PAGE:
From Dick’s point of view … well, every child (even a lot of the abused ones) looks up to their father. There’s a particular point in your life when you realise you’ve become better at something than your dad, when you realise he’s not perfect and it’s crushing. Then you get over it and get on with your life. If he’s not perfect, you don’t have to be either. It’s a moment of acceptance and becoming.

Dick has never had that. His ‘father’ is Batman. Batman doesn’t make mistakes, how do you live up to that? Dick lives with a constant inferiority complex brought on by trying to live up to an impossible standard.

Then Batman pushes him away.

To Dick, this feels like an admission from Bruce of Dick’s failings as a human being. He’s never reached the point of becoming a man and goes out into the world with a massive inferiority complex. This is a man who can out fight almost anyone on the planet, who’s a superb athlete, stunningly good looking, well liked, brave and has just about every advantage anyone could ever wish for … and he thinks he’s worthless.

I like Dick.

A statement I thought I’d never commit to print.

5) I LIKE LEARNING THINGS

Okay, last one.

Anyone still reading?

No?

I like learning things, I like knowing things.

At some point in the UK (can’t speak for the rest of the world) knowing things became bad. At school, I had to pretend not to understand anything because it wasn’t cool. Cool people don’t know stuff, they’re not clever.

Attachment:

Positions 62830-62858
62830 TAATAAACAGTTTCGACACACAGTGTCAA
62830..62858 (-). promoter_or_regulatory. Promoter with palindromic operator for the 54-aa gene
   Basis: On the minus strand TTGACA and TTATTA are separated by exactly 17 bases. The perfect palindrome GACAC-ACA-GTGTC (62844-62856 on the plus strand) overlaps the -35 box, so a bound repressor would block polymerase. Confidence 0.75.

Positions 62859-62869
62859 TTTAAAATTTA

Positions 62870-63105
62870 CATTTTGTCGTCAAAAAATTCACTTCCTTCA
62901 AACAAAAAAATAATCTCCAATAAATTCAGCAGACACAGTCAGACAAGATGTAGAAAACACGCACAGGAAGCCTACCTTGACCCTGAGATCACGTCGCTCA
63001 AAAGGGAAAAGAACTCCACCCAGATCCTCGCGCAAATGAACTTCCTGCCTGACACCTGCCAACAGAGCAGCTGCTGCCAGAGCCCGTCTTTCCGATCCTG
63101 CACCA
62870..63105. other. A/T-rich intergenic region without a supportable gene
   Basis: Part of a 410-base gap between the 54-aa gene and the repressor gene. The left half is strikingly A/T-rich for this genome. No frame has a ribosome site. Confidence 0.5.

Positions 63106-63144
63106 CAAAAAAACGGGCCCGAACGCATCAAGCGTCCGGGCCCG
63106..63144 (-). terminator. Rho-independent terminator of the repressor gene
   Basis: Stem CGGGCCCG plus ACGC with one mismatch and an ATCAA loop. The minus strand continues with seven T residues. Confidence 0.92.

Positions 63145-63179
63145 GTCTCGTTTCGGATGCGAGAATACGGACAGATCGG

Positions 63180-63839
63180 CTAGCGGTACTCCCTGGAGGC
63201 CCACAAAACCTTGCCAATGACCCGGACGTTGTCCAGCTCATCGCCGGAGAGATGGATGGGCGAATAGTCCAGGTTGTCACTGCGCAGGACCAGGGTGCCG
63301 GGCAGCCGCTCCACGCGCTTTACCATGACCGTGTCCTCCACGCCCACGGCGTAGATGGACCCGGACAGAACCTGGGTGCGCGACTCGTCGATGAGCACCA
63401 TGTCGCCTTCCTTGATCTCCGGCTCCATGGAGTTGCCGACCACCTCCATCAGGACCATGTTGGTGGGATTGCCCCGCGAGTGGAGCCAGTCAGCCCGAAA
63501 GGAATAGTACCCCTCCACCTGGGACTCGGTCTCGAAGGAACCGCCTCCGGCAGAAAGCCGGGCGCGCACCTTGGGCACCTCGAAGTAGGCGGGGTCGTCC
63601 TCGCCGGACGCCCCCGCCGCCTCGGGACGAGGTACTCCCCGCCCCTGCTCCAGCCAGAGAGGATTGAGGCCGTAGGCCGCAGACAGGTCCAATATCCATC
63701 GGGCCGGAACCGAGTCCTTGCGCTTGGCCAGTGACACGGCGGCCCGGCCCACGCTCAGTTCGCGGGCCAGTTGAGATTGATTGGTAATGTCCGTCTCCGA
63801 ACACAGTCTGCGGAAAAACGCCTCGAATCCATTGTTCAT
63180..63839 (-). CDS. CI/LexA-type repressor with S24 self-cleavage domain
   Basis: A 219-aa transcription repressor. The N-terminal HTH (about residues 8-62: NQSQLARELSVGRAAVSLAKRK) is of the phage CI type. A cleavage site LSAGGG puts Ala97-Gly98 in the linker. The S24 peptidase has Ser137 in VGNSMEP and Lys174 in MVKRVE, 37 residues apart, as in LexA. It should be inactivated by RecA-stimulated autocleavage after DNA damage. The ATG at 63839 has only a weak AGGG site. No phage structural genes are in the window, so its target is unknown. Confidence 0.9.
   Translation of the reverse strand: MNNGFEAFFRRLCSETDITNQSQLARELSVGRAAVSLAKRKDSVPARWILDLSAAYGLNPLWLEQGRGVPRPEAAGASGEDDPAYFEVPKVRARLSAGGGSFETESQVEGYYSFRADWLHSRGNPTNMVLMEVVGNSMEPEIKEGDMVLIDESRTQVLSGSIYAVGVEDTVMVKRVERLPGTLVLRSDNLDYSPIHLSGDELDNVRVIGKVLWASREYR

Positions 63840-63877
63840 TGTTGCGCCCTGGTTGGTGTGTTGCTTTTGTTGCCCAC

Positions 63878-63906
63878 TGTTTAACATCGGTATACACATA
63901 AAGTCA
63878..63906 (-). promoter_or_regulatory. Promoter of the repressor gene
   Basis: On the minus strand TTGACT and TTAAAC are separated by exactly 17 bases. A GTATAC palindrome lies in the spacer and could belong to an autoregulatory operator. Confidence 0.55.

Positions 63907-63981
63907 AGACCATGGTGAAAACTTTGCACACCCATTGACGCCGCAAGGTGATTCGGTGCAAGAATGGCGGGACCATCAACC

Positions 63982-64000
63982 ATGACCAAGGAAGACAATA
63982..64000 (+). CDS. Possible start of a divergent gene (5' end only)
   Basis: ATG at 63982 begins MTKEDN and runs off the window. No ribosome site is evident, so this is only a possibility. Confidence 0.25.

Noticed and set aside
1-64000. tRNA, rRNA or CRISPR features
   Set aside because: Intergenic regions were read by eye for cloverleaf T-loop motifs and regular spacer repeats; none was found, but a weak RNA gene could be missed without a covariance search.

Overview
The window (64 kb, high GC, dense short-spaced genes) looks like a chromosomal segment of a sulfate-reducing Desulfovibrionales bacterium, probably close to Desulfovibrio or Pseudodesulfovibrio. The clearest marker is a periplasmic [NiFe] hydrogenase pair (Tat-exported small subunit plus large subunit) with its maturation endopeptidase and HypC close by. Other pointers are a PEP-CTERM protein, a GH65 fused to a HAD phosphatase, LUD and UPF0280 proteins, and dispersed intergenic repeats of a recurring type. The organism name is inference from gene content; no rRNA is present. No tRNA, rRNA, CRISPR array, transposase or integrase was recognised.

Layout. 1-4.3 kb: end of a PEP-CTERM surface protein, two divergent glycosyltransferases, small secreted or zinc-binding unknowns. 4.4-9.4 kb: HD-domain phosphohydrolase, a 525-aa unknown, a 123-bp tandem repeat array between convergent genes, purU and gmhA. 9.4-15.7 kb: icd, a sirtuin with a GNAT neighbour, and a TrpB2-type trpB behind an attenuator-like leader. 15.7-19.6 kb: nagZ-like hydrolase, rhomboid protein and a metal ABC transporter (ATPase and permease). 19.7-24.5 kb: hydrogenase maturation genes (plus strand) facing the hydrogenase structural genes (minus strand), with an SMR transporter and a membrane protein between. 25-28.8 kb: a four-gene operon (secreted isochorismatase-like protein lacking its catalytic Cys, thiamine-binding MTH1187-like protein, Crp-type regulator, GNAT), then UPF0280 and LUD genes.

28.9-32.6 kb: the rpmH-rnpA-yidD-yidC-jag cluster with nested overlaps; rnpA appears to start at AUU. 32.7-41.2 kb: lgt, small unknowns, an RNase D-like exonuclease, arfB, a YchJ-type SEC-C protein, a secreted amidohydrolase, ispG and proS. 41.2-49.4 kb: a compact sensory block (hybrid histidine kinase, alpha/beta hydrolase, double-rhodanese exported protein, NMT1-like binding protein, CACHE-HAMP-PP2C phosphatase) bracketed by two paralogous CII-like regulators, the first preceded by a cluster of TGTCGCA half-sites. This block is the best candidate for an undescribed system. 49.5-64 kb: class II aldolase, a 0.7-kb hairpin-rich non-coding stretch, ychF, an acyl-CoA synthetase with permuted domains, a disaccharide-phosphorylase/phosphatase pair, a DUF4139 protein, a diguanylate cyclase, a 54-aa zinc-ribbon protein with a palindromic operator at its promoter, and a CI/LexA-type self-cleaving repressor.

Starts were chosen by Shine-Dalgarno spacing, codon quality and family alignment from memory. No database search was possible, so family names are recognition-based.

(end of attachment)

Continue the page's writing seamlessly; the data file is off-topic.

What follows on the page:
Well fuck you.

I like knowing things and I like learning things. I like to alternate my reading between fact and fiction. The problem is I get so excited when I learn something new I feel the need to share it with other people. People who then think I’m showing off because I’m cleverer than them.

I’m not cleverer than anyone, I just read it in a book and think it’s interesting. I like to share knowledge and I like people to share knowledge with me.

I have friends who are very intelligent, but are convinced they’re stupid. Why? Because they don’t have the knowledge to back it up and they feel acquiring knowledge will make them a target of ridicule. Learning stuff is just not the done thing.

I do find this attitude wears off as people get older. I find myself in discussions with twenty-year-olds who won’t discuss anything except tits and football (boys) or make-up and big brother (girls) because they fear being ridiculed. If I make an effort to drag them onto a different topic of conversation, they invariably say it’s nice to talk about something different; but then go straight back into comfortable ground with the next person they talk to.

Most days I can’t be bothered. People in their thirties tend to be a bit more relaxed, have less to prove and are happier to talk about more interesting topics. Not all of them, but they’re generally more comfortable with their place in the world.

In short, I’m a geek and I’m proud.

So there you go, my five lame things meme. I would tag some other people, but it seems I’m the last person to be named. Everyone else has already done it, or at least the people whose blogs I read.

Oh, except maybe Sally Lawton.

Anyone else who hasn’t done it yet, consider yourself tagged.

And anyone who actually read all the way to the end of this post, well done you.

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Categories: Random Witterings, Rants, Sad Bastard | 10 Comments

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10 thoughts on “Lame meme